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Frequently Asked Questions

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Scott

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Before asking a question, please scroll through the list below to see if your question has already been asked. If you find it, just click the link and you will automaticaly be taken to that reply.

Getting StartedSpeedcubingBlindfolded SolvingCompetitions and Events
 

Scott

Member
Joined
Mar 17, 2006
Messages
207
Location
Glastonbury CT, USA
Section: Getting Started
Article: Where can I buy a puzzle?

You can buy puzzles at many toy or hobby shops. But you can also buy them online. There are many good websites out there that can sell all sorts of puzzles. Everything from the classic Rubik's Cube, to the the intimidating Dogic collection.

Here are 3 very good websites for buying such puzzles.
Rubik's
Meffert's
eBay

And if you are looking for a specific puzzle, our "Where to Buy" thread may be able to help. You can find that thread here.
 

Scott

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Joined
Mar 17, 2006
Messages
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Location
Glastonbury CT, USA
Section: Getting Started
Article: Where can I learn to solve my puzzles?

There are many solutions online that can completely show you how to solve your puzzle. I do not recommend bothering with the little "hint booklet" that comes with some puzzles, because most of them really dont help at all. Jaap's Puzzle Page, is the puzzle solution page. You may find that page here.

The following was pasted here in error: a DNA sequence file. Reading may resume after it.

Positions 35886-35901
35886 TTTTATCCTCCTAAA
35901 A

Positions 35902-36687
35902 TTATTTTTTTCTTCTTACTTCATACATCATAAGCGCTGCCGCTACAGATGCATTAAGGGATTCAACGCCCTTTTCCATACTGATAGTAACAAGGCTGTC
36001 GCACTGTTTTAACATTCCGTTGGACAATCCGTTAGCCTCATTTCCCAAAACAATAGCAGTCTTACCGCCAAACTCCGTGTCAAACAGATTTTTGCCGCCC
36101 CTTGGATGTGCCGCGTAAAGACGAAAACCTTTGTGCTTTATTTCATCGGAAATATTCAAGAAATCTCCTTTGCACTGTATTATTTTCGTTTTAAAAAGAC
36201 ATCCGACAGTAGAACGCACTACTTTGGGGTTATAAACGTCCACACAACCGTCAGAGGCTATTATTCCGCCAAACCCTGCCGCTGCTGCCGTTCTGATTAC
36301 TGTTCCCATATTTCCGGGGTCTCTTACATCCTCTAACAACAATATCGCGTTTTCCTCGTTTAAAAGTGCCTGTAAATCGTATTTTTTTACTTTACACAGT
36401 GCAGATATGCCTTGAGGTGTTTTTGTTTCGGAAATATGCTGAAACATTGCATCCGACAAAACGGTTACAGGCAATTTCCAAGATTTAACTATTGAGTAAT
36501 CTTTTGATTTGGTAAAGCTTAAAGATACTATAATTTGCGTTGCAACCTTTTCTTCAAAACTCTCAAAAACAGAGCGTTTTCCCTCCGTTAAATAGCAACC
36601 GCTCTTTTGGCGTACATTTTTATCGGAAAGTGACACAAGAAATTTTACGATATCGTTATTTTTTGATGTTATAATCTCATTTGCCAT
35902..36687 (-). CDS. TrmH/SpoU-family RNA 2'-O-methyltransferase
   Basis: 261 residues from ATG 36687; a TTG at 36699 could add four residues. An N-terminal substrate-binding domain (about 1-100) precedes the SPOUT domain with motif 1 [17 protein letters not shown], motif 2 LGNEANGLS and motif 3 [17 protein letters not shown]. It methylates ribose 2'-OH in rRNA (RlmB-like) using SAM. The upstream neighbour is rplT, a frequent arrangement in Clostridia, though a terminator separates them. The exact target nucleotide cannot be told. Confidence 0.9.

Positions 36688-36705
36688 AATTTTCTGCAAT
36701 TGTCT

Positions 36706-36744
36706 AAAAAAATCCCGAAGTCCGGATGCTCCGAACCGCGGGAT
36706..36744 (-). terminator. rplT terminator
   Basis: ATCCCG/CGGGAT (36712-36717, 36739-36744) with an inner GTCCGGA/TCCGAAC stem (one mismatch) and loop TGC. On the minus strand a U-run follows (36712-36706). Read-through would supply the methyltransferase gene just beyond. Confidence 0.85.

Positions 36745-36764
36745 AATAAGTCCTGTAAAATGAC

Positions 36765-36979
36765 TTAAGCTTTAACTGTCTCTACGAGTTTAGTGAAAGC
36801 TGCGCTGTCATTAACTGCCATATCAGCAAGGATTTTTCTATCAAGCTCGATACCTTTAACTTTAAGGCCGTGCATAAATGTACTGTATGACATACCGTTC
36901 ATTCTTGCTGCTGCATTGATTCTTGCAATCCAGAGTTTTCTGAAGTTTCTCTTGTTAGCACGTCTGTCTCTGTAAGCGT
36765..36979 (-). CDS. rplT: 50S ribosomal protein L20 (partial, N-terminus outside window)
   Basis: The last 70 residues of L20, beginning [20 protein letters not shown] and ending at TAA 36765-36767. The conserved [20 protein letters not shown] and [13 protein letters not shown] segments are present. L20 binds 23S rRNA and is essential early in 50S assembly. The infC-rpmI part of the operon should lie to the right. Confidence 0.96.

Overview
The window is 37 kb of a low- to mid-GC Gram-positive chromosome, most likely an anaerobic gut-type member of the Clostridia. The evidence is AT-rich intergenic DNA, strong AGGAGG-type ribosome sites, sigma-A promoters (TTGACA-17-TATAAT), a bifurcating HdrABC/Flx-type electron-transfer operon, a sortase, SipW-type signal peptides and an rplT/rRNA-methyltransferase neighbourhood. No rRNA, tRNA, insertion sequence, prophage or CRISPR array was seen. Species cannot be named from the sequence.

Also, we provide a solution directory for the basic puzzles (3x3 & 2x2, although we may add more). You may find that page here.
 

Scott

Member
Joined
Mar 17, 2006
Messages
207
Location
Glastonbury CT, USA
Section: Speedcubing
Article: How do I make my puzzle turn faster?

The best way to make your puzzle turn faster is to lubricate it.

Originally posted by Chris Hardwick+--></div><table border='0' align='center' width='95%' cellpadding='3' cellspacing='1'><tr><td>QUOTE (Chris Hardwick)</td></tr><tr><td id='QUOTE'>Lubricating your cube helps to not only reduce the risk of injury to your fingers and wrists but it also lets you do moves on the cube really fast. With a lubricated cube you can achieve move rates of 3 and 4 moves per second by just turning the faces and for sustained lenghts. Not to mention you can do finger shortcuts with surprising speed, 10 moves/sec or faster! If you are interested in speed solving lubricating your cube makes all the difference. Here is how to do it,